Disney has announced more details on the roll-out of Mulan on Disney+ on September 4.
We already knew it would have a US $29.99 price, but we now know it’ll cost $34.99 in Australia. Once you pay for the movie, it remains in your Disney+ library for as long as you maintain your subscription.
- If you cancel your D+ subscription, but renew is a few months later, will the film be visible in your account? If the answer is no… make sure your credit card payment goes through each month without fail…
- When will the film debut as part of the regular Disney+ catalogue? My assumption will be that Disney will use this film to squeeze every test metric out of it, including how long the window will be of people paying for the film. Will it be an opening weekend-dependent activity, or will this have a long tail with people still buying the film over the Christmas period and beyond?
The film is available only on Disney+ and will not play in cinemas where Disney+ operates in that market. This means that Disney will receive 100% of the takings, as opposed to splitting the revenue with a cinema.
If 10% of Disney+ subscribers rent the movie for $29.99, that is close to $150 million from rentals alone.
One Twitter pal suggested he plans to buy the film, even though he’s not all that interested in the movie itself. He just wants to see this model adopted. My advice: Save your money. Disney will still want to maintain theatrical for years to come.
What will possibly happen is Disney will take the learnings from this release and produce more films direct for Disney+ rentals rather than just move their cinema releases online. It can create a third tier of release (Cinema | Disney+ rental | Disney+). This is a channel that will likely replace those direct to DVD animated films Disney were producing throughout the 00s-10s. Maybe also expect some lower budgeted Marvel / Star Wars live action films capitalising on fan enthusiasm.
More Stranger Things
Ross Duffer, of The Duffer Brothers, has confirmed that the fourth season of Stranger Things WILL NOT be the final season, despite reports. He says:
Season four won't be the end. We know what the end is, and we know when it is. [The pandemic] has given us time to look ahead, figure out what is best for the show. Starting to fill that out gave us a better idea of how long we need to tell that story.
Apparently producing 13 episodes of TV a year limits too much forward planning, it seems.
I’m very happy to know that the Scoop Troop will be with us for some time.
Rebecca Gibney talks TV
I really like Australian actress Rebecca Gibney. When you talk with her, she has absolutely the right idea about TV and where it’s heading. The industry veteran also has great taste in grimey Scandi-noir dramas. That said, I haven’t been all that impressed with any of her shows from the last couple of years, but I’ll always check them out because I think she’s going to lock in with one of them and belt out a true classic.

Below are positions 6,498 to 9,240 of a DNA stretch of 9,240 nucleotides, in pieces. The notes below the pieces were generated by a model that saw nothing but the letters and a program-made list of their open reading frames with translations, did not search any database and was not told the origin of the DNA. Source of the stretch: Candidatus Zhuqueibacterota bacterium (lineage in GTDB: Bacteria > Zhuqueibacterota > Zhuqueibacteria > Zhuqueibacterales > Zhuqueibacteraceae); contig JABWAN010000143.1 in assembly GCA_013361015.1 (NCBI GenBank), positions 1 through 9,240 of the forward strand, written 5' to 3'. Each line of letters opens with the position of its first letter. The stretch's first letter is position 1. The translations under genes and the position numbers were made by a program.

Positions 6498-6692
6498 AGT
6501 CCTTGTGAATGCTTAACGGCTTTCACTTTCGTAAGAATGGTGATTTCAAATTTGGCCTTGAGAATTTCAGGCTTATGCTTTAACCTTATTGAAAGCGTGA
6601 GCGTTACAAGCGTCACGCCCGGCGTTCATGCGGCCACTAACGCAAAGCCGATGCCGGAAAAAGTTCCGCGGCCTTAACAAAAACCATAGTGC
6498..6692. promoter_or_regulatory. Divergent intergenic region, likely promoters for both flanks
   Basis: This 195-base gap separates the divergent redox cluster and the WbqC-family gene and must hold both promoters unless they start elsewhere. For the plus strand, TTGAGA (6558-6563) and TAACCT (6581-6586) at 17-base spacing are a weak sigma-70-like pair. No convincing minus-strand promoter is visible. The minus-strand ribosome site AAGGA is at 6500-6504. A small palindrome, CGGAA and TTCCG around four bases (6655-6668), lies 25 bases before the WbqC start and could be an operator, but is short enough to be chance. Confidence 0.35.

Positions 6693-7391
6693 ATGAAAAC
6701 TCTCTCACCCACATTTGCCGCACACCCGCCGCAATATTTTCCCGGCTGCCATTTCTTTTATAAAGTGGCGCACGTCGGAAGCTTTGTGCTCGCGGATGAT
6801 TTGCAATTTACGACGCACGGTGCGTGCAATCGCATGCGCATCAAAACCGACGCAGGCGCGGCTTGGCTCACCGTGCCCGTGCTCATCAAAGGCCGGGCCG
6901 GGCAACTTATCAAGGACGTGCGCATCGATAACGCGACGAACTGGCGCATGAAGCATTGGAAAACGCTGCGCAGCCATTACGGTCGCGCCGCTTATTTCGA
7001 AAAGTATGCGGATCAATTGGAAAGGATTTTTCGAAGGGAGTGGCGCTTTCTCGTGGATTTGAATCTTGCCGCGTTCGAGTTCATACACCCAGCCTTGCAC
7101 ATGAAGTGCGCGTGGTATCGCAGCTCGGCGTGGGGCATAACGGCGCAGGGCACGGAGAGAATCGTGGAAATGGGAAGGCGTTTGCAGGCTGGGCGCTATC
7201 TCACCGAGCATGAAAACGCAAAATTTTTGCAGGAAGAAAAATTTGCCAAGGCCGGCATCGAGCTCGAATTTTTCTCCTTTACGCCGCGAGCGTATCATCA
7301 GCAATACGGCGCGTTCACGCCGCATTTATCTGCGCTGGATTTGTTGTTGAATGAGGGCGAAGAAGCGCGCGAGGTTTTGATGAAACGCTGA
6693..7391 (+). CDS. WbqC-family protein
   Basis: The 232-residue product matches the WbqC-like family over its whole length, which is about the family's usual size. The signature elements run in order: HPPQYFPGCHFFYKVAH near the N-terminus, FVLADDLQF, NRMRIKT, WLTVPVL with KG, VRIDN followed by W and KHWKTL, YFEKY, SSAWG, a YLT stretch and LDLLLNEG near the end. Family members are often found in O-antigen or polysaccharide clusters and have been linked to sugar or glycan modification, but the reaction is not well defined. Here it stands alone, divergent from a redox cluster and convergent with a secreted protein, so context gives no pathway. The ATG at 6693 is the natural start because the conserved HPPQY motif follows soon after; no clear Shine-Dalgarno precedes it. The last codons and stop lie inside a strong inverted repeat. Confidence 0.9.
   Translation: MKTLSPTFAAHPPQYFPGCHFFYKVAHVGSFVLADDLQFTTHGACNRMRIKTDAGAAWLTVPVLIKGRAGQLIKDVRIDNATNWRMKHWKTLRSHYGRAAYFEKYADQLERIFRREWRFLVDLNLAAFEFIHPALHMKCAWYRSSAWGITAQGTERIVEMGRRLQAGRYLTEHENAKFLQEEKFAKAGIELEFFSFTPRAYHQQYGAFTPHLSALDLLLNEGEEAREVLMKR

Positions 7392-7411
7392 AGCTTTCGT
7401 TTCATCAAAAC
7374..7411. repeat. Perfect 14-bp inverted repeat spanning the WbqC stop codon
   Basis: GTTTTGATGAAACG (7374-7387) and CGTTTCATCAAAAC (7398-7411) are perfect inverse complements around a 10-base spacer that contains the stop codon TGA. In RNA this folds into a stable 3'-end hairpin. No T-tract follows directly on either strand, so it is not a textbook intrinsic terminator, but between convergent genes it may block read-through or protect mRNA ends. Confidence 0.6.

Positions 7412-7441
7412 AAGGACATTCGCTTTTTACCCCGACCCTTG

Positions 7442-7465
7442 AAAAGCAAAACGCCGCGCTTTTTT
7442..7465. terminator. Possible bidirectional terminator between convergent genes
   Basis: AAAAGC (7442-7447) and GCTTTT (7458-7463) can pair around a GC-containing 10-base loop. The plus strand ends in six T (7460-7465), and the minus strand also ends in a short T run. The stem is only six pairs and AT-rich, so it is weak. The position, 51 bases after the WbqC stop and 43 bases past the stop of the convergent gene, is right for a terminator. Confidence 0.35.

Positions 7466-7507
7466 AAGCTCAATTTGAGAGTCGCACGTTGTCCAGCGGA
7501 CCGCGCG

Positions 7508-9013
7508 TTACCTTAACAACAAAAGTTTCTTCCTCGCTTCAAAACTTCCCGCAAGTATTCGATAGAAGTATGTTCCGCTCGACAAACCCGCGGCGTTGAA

Gibney spoke with David Knox at TV Tonight about her upcoming Halifax revival series and filming in Melbourne:
“Physically, you have to showcase the character of the city. We have to shoot it in a way that hasn’t been shot before. It has to be on an international scale, because we’re now competing with all the Netflix shows, all the SVOD shows. They’re all international. You can’t just make a cutesy little drama anymore. No one’s going to watch it.”
Read: TV Tonight
Don’t dilly dally on your Netflix queue
Jurassic Park’s return to the Netflix (US) catalogue for two months will be used as a promotion for the upcoming Jurassic Park animated show.
I thought this paragraph from a Variety article about it was very interesting:
Industry execs say windows of 1-2 months on catalog tiles are now common, as studios look to maximize sales of their libraries in the absence of new product while streaming outlets are looking for content they can promote as “new” on their services.
The days of adding a movie to your queue and getting back to it five months later (maybe) are coming to an end. If you want to watch something, you’d better get to it ASAP.
- New Apple show Ted Lasso has been confirmed for a second season. Source: The Futon Critic
- Unsolved Mysteries Volume 2 debuts on Netflix October 19. Source: @NetflixQueue
- Joe Exotic’s old wildlife zoo (Greater Wynnewood Exotic Animal Park, now run by Jeff Lowe) has been shut down. Source: Uproxx
- NBC’s new streaming service Peacock adds NBC Sports as a live linear channel from August 24. How long until they also add MSNBC… Source: The Futon Critic
- Warrior Nun has been confirmed for a second season on Netflix. Source: TVLine
Spin the Netflix wheel
Netflix are testing out a new function that lets users randomly select a Netflix show to watch. I guess that’s a thing somebody would use…
Source: Dark Horizons
On The Rocks is the new Sofia Coppola movie, starring Bill Murray and Rashida Jones as father and daughter. The film debuts on Apple TV+ in October.
Action Park is an upcoming HBO Max doco about the infamous New Jersey theme park known for its dangerous rides, many injuries, deaths, intoxicated visitors, and untrained staff. It debuts August 27.
The DC Entertainment marketing exercise/fan convention DC Fandome is on over the weekend. Or at least part of it is - the event is now being split across multiple dates (likely to give the comics side of the business time to regroup its publicity efforts after WarnerMedia fired 1/3 of its editorial staff last week). Anyway… a promotional trailer has debuted today promising footage of the upcoming The Batman.
The third season of Baby returns to Netflix on September 16. (I don’t think I know this show at all…).
The Ron Funches-hosted Quibi show Nice One debuts August 24.